There's never a dull moment in the world of British oil giant BP. Not only has the company done a remarkable job recovering from the 2010 Gulf of Mexico rig explosion, during that span, management has figured out ways to raise the company's profits and reward shareholders with strong dividends. But it seems the company's execution has been "too easy." Now management must deal with the unfortunate situation in Russia, where BP owns a 20% stake in Rosneft (OTC:RNFTF), an oil producer controlled by the Kremlin, which the U.S. just slapped with sanctions.
These issues aside, BP management, particularly Chief Executive Bob Dudley, has never lost focus on the company's operations. Although rivals like Exxon Mobil (NYSE:XOM) and Chevron (NYSE:CVX) have had recent struggles with production growth, BP investors have been shielded with relatively better production. And if the company's first-quarter earnings results were any indication, 2014 looks like it will be an even stronger year.
Tuesday, BP reported first-quarter revenue of $92.98 billion, down from $107.2 billion in the year-ago period. The company's underlying replacement, which is an oil industry measure for earnings, came in at $3.2 billion. Note, this is a 14% jump from the fourth quarter, during which it reported an underlying replacement of $2.8 billion. This resulted in earnings of $1.05 per share. While this figure is not as strong when compared to last year (down 24%), the figure was also adversely impacted by higher non-cash costs and divestitures.
As noted, the company is still recovering from the Gulf of Mexico spill. Accordingly, during the quarter, BP absorbed a $39 million pre-tax charge related to restoration efforts. Still, the company generated roughly $9 billion in net cash from operations. This is a remarkable jump of 104% year-over-year. Last year, net cash stood at $4.3 billion. All told, management said that it's incurred roughly $43 billion in pre-tax charges related to the spill that caused 200 million gallons of crude oil to make its way across 16,000 total miles.
Despite the dip in earnings, management showed the confidence to announce that it is increasing its dividend by 8.3% to 9.75 cents per share, which will be payable in June. This means that BP will approach the end of its current $8 billion buyback program. That the company also plans to divest $10 billion by the end of 2015 means that shareholders will continue to see cash benefits.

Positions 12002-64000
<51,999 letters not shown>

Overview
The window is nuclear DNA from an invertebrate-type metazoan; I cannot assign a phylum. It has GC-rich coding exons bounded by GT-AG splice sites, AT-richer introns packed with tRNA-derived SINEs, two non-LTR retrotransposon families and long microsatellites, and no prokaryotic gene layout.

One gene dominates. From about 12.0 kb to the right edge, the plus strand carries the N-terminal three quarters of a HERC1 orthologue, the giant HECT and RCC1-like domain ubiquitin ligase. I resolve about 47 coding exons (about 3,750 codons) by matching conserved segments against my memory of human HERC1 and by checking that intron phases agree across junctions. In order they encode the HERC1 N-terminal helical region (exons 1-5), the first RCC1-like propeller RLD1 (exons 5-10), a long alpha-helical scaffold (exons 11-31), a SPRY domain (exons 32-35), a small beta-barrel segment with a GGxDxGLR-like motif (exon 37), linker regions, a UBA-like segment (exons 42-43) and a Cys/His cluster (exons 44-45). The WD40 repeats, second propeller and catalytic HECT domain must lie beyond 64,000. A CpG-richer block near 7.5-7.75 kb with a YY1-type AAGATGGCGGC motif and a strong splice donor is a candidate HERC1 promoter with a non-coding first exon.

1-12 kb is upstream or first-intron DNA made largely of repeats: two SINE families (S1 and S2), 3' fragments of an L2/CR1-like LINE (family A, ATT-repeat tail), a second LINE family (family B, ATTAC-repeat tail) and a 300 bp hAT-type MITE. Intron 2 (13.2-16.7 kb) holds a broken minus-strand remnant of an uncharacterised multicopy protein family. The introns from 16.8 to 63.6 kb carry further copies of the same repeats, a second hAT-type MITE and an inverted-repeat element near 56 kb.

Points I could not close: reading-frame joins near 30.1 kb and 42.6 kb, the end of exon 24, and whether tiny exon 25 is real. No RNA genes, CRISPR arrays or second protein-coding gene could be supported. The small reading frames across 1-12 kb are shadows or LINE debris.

In terms of guidance, management expects second-quarter production levels to show a sequential decline. The company said that this is due to "major turnaround activity" in the North Sea and Gulf of Mexico regions. But the company doesn't expect the impact to be as significant as what the company experienced in the second quarter of 2013.
This was, without a doubt, an impressive start to 2014. It was shows that management is continues to make meaningful progress to move the company forward. The uncertainty surrounding Russia will serve as a near-term overhang. But one way or another, there will be a resolution. To what extent it affects BP's ownership stake in Rosneft remains to be seen. But what is clear, though, is that it will have very little impact on BP's long-term plans of returning value to shareholders.
With BP stock trading at around $50, which is $10 lower than analysts' highest target of $60, I think this presents a strong buying opportunity for current shareholders to add to existing positions, or for those on the sidelines looking for exposure in energy. The shares are trading at a P/E of 6, which is half of Exxon and 4 points lower than ConocoPhillips (NYSE:COP). On the basis of management's commitment to return value to shareholders, BP's fair market value should reach $60 in the next 12 to 18 months.
Disclosure: I have no positions in any stocks mentioned, and no plans to initiate any positions within the next 72 hours.
Business relationship disclosure: The article has been written by Wall Street Playbook's energy sector analyst. Wall Street Playbook is not receiving compensation for it (other than from Seeking Alpha). Wall Street Playbook has no business relationship with any company whose stock is mentioned in this article.